- Vancouver’s transit authority begins the station design process for the Burnaby Mountain Gondola.
- Three Park City residents who own Pacific Group Resorts expect to close on Jay Peak next month.
- Burke Mountain may also soon be sold.
- Arapahoe Basin creates a podcast episode all about Lenawee Express construction.
- A Basin also explains why a big drop in skier visits is a good thing.
- Energy prices where many of the world’s lifts are operated and manufactured could spike eight fold this winter.
- Eaglecrest’s new gondola arrives in Alaska.
- Sugar Bowl joins the Mountain Collective.
- Hunter Mountain will sell chairs from the Z Lift next week.
- A thousand page report outlines negligence and poor management leading to deaths of 14 people on an Italian tramway last year.
- Dry Hill, New York gets new owners.
- The top station building for a 125 passenger aerial tramway partially burns in Switzerland.
- The Forest Service seeks public comments on Copper Mountain’s proposed Timberline six pack.
- The General Manager of Whitecap Mountains, Wisconsin assumes full ownership.
- A new neighborhood adjacent to Mayflower Mountain Resort will feature its own chairlift.
- Mt. Bachelor’s new Skyliner six pack will be D-Line.
- Loveland and Lookout Pass fly lift towers into place.
- British Columbia determines a volunteer ski patroller injured in a chairlift de-ropement is eligible for worker’s compensation.
- Leitner wins a four station urban gondola contract in Colombia.
- Here are some official and unofficial updates on the Palisades Tahoe Base-to-Base Gondola.
- Also an update on Thunder from Jackson Hole:
- The Mountain Collective adds four awesome resorts for 2020-21: Chamonix, Grand Targhee, Panorama and Sugarloaf.
- Kicking Horse celebrates 20 years of operation on the site of the former Whitetooth Ski Area.
- Sun Valley’s Cold Springs double is about to end a 50 year run but will live on at a resort in California.
- Arizona Snowbowl’s Agassiz reopens for one last hurrah after being down since January 18th with a gear issue.
- Hundreds of ski resorts in Austria, Italy and Switzerland are forced to close for the season due to coronavirus.
- Berkshire East, Catamount, Middlebury Snow Bowl and Mt. Abram become the first US ski resorts to shut down due to the virus.
- Belleayre, Gore, Whiteface and the Lake Placid Olympic Complex close gondolas for the season for the same reason. Snowbird’s tram is shut down until further notice. Aspen Snowmass will no longer load unrelated parties in the same gondola cabins.
- Indiana Beach, one of only four venues with an aerial lift in the Hoosier State, closes permanently.
- The two year old LST Ropeways detachable in France shuts down indefinitely again. Instead of the LST design, MND America will offer Bartholet detachables in the United States.
- Vail Resorts reports financial results: skier visits are down 5.3 percent percent this season through March 1st but lift revenue is up 0.8 percent. On a conference call, CEO Rob Katz addresses coronavirus, lift lines at Vail and possible future acquisitions.
- Timberline Mountain promises to make multiple big announcements at a media event Tuesday. All three existing lifts are in poor condition and being dismantled.
- Arctaris Impact Fund doesn’t expect to realize a profit on its Saddleback investment until it sells the resort in 7-10 years.
- An enterprising family is building the first Australian-designed and manufactured chairlift in 30 years for private use only.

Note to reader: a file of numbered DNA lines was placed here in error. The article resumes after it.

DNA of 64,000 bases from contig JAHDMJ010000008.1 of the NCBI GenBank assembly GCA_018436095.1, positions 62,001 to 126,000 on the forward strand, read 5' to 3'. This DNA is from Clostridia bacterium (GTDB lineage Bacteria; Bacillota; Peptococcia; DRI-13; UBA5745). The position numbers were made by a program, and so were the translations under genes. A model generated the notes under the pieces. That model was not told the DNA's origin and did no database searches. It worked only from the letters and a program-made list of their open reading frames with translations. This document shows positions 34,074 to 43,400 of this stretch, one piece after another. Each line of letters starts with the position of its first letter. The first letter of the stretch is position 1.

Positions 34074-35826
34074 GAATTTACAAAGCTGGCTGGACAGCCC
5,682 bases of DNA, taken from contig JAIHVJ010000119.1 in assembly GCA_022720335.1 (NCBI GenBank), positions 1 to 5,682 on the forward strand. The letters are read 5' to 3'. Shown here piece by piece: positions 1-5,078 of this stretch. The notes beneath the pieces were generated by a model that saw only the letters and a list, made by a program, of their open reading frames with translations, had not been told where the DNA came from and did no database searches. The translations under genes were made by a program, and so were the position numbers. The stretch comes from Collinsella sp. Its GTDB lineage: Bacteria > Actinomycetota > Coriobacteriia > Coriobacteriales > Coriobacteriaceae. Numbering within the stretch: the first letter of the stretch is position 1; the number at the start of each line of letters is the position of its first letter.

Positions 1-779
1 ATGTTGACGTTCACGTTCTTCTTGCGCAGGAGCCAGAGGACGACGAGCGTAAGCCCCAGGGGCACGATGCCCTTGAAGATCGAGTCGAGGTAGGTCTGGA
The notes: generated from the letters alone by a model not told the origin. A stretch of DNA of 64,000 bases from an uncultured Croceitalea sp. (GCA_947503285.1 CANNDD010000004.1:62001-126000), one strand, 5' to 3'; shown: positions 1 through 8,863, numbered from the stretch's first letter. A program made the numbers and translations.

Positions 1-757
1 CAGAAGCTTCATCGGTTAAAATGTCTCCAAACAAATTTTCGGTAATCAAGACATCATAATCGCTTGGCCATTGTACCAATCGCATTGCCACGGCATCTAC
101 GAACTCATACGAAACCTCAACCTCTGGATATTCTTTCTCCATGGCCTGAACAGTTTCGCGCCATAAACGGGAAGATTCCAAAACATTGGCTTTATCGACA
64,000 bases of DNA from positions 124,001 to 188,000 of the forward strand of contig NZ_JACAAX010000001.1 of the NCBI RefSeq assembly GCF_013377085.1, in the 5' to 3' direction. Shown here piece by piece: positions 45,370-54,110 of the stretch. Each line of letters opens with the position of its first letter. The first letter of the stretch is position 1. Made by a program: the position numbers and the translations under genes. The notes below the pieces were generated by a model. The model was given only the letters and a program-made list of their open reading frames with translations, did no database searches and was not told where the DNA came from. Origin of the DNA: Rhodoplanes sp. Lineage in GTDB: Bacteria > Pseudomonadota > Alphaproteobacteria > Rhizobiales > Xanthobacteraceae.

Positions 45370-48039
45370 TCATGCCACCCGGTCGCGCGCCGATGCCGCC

- Alterra Mountain Company CEO Rusty Gregory will deliver a keynote address on Monday in Park City covering the rise of Alterra, industry consolidation and multi-resort pass products.
- For the second time in three weeks, a sudden stop on the Mont-Sainte-Anne gondola elicits an emergency response and the lift is once again closed indefinitely.
The latest battle in the 2018-19 season pass war is being waged to the north. Vail Resorts today announced the Epic Pass will now include up to seven days at six mountains owned by Resorts of The Canadian Rockies – Fernie, Kicking Horse, Nakiska, Kimberley, Mont-Sainte-Anne and Stoneham. The addition of these MAX Pass refugees follows Alterra’s recent announcement that Revelstoke, Sunshine Village, Lake Louise, Mt. Norquay and Sugarbush will join the new Ikon Pass. In addition, Telluride has defected from the MCP to join Epic and Ikon partner Big Sky Resort will also join the Mountain Collective.
The 10th anniversary Epic Pass will go on sale tomorrow with access to 21 North American destinations with 284 lifts. It will offer unlimited skiing with no blackout dates at Vail Resorts owned mountains and a limited number of days at partner properties like Telluride. Epic Passes will also offer access to international resorts including Hakuba Valley, Japan; Perisher, Australia; and Val d’Isère, France. In theory, you could hit a crazy 61 resorts on this pass. Pricing is still pending.
The 2018-19 Mountain Collective Pass is on sale now for $409 and includes up to 33 days at 16 destinations, most of which are unchanged from last year (Telluride is out, Big Sky in.) The MCP includes access to 19 separate mountains in North America with 231 lifts and 50 percent off days after the first two. Most Mountain Collective destinations are also on the new Ikon Pass for those seeking more days.
The Ikon Pass offers unlimited access to most of Alterra Mountain Co.’s resorts with limited access to Deer Valley and numerous partner resorts. The flagship pass will cost $899 with a blackout date version for only $599. Ikon includes the most North American options by far with 32 mountains and 400 lifts. It’s not quite as many as the defunct MAX Pass (45 mountains, 435 lifts) but Ikon offers many more days at higher-caliber places. The Ikon also goes on sale tomorrow.